Its frustrating for you, the golfers who put so much effort to go into improving your golf via practice and lessons, only to be disappointed with results when you actually play. Its frustrating for me as an instructor for my students to suffer needlessly—and as I say, to not get paid. Most times I see scores balloon not because of technique, but because of a player’s poor planning, trying to do too much with a shot, a bad decision, panic, or just hitting a shot out of pure frustration.
Only about 4% of all golf lessons given are playing lessons. I believe that this is one of the big factors preventing golfers from improving as much or as fast as they should. Golfers aren’t given the knowledge to know what to do—or more importantly, what NOT to do—on the golf course. I see this as a recipe for failure. So, in some ways your poor score is not your fault. The fact is, you haven’t been trained on how to PLAY golf. In fact, years ago I was going to give a talk about this very topic at PGA training and they told me straight out, “You can’t give this talk.” I was stunned when I heard this. Anyone who knows me won’t be surprised to know that I gave the talk anyway.
The bottom line is this, strategy and having a set of rules for what you will do or won’t do in a given situation is biggest key for scoring. If you follow these strategies your scores will go down, regardless of how you hit the ball. My goal is to arm you with the knowledge to go on the course and lower your handicap so you can beat your mates!
So lets learn something useful and apply these principles. And by the way, if you have certain situations you’d like to see discussed mention them in the comment box and I’ll get to them either individually or in a future article.
Look for the first installment of How to Actually Play Golf in the following days.
Seems I’ve been talking putting a lot lately with my clients. This is one of my favorite and one of my most popular articles from way back in 2012. Thought I’d repost it. It’s always relevant. Thanks to my friend Pete Bilheimer back in Savannah, Georgia, for posing for the photo.
Here’s a golfing tale with which we’re all familiar. If it doesn’t describe you, it surely describes one of your golfing buddies.
So, you’ve just bought a new Scotty Cameron because you can’t make a 4 foot putt to save your life. It sure is pretty! Not only that, it’s a trophy. It’s proof that not only are you a serious golfer, but one of taste as well. You can’t wait to show the guys because they’re going to want one too. They’ll envy you. Status, baby! That’s what it’s all about.
You go to the course and one by one each of your friends sees, inspects and takes a few whacks with your new baby. Everyone is drooling over her and telling you how good she feels. The attention is intoxicating. You’re a star!
So you now go to play your round and as you approach each green, everyone in your group has their eyes squarely on you—because now you’ll make everything. Right?
As the round goes on and the short ones fail to drop, you can sense your friends’ disappointment, because it’s the same old story. You’re still one of them. You have been exposed. Your buddies know that there is no magic cure in that stick. You use your same tired excuses, “I’ve just got to get used to it,” and, “It’s a little different than my other Scotty.” Then one of your friends asks, “What are you going to do with your old putter? Can I buy it from you?” You respond, “Which one? I have a garage full of them.”
Boom. The lightbulb finally goes off. You realize that your putting is not getting any better. You’ve struggled with the same problem for as long as you can remember, and worse than that, you are not so much a golfer as you are a “collector.” You own enough putters to start a putt-putt course. You cry out in desperation, “Why don’t I ever get better?!”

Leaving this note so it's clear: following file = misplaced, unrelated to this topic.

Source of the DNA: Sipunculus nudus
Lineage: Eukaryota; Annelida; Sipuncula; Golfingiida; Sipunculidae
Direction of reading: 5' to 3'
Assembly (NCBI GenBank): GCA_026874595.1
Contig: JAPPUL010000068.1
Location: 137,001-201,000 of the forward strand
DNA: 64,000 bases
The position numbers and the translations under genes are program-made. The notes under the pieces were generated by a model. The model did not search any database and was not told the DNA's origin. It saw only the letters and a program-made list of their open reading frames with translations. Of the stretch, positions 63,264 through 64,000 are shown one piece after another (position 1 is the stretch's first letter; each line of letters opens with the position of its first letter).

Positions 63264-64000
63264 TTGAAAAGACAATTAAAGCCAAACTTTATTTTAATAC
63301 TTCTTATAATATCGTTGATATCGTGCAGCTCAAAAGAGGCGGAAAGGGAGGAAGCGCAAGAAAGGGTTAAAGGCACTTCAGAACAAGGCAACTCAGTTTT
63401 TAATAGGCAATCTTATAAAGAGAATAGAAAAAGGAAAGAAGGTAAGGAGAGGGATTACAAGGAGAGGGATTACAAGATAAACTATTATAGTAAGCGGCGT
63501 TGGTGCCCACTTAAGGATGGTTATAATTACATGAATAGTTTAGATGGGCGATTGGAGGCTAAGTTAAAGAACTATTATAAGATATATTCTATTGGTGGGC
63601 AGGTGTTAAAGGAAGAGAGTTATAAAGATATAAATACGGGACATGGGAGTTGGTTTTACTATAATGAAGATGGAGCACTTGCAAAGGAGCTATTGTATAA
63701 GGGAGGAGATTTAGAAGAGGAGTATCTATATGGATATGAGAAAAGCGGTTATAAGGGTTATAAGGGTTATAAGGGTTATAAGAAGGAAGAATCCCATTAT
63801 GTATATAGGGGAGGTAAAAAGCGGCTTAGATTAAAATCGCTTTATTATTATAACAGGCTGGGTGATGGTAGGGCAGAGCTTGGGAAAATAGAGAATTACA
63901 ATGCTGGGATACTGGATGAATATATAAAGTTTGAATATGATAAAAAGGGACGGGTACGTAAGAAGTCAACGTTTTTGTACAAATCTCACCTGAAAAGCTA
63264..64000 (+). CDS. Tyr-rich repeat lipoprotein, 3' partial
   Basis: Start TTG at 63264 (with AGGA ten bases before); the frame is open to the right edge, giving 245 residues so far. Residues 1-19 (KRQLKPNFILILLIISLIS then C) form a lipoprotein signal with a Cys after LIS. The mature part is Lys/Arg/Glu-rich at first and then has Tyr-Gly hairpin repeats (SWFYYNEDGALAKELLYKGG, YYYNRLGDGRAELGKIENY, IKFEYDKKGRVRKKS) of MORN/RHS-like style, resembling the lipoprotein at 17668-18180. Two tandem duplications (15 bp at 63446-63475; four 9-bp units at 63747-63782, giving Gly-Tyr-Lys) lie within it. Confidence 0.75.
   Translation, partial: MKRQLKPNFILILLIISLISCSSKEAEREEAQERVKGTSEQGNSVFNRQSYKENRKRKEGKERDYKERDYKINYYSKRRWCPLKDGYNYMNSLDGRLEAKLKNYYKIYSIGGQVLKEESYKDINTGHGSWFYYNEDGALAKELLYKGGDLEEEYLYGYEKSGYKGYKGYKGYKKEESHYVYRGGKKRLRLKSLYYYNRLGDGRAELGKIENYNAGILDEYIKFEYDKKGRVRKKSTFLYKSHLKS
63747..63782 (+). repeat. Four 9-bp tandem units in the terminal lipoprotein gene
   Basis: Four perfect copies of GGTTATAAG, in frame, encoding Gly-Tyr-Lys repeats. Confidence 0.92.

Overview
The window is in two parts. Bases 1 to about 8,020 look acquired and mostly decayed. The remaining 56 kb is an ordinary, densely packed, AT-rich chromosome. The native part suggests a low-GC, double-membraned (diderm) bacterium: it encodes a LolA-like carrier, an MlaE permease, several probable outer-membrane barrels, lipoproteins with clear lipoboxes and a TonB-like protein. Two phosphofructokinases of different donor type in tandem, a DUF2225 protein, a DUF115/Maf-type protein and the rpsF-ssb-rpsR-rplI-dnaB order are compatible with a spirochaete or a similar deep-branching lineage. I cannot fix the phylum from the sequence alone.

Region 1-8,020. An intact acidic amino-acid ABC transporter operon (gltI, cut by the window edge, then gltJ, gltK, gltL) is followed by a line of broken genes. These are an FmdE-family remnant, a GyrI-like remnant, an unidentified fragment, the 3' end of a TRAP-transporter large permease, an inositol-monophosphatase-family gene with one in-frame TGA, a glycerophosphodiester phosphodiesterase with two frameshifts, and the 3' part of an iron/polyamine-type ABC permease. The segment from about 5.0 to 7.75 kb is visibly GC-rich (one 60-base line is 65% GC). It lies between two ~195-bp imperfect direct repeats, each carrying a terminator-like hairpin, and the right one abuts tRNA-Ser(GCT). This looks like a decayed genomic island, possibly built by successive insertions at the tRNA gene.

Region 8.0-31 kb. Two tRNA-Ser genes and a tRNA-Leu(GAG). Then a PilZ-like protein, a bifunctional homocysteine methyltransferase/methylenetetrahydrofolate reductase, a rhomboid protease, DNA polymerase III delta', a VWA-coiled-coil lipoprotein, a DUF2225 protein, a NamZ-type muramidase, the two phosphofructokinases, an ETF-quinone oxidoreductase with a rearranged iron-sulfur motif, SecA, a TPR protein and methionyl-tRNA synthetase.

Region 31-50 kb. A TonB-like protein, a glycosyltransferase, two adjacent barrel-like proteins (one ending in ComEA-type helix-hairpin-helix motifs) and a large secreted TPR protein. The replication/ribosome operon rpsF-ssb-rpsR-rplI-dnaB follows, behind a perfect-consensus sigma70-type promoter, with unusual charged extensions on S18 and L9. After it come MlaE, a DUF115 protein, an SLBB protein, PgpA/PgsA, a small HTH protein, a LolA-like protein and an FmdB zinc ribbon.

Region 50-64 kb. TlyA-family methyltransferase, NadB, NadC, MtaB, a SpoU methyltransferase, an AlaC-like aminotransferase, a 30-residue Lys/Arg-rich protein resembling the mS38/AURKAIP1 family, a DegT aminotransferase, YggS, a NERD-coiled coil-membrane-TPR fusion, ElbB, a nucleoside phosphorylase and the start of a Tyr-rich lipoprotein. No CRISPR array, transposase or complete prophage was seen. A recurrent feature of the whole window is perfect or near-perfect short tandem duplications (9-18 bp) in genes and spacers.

~ The End ~
When I give a putting lesson the very first thing I look at is whether the putter is soled properly. Sounds basic, but rarely do I see it sitting on the green the way it was designed to sit.
Scotty Cameron and other top club designers have dedicated their working lives trying to make putting easier for all golfers, both amateur and pro. However, not one of them that I know of has ever designed a putter that wasn’t intended to be soled squarely on the ground. Yet, I see more toes in the air then you’d see at a morgue. So then the question I ask is, “Why do you do that?”
If you don’t sole the club properly you are, in essence, voiding the warranty, with any putter. Club designers like Scotty Cameron are craftsmen. If he saw you using his creation incorrectly, he’d be sad. Don’t undo his genius.
There are many reasons golfers miss putts, but if you don’t set the club up properly before it ever starts in motion, you’re fighting a losing battle—emphasis on losing.
When the toe is in the air, many things are going wrong. For one thing, you’re probably standing too far from the ball, which means the ball isn’t directly under your eyes, as almost every teacher in the world encourages.
If you are too far from the ball, and your toe is in the air, you will pull many putts. When you get tired of pulling putts, you’re hands will say, “This stinks, I don’t want to do that.” Then you will begin to push putts. After your confidence has been completely eroded away, you will find yourself standing over 3 and 4 footers wondering things like, “Who am I? Where am I?” Then, it’s off to Edwin Watts! You think, “Maybe I can buy my way out of this funk.”
Fact of the matter is, all of your putters work! The problem is that most golfers adjust the putter to their own faulty set-up.
So, here’s the lesson: Sole the putter flat on the ground, then adjust your stance so that the putter stays soled properly. It’s pretty easy. Just keep inching in a little closer to the ball until the putter head is perfectly flat. Some of you will feel too close to the ball, but you’re not! If you feel too close, it’s only because you were too far away to begin with. In the proper position (second photo), you’ll use your hands less, your big muscles more, and you’ll hole tons more putts.
All golfers need to come to terms with the fact that they can’t buy their way out of bad mechanics.
Do me a favor. Send me the next 300 beans you would have spent on a new putter. Leave a comment and I’ll give you my address.
We’ll talk a lot more about putting soon.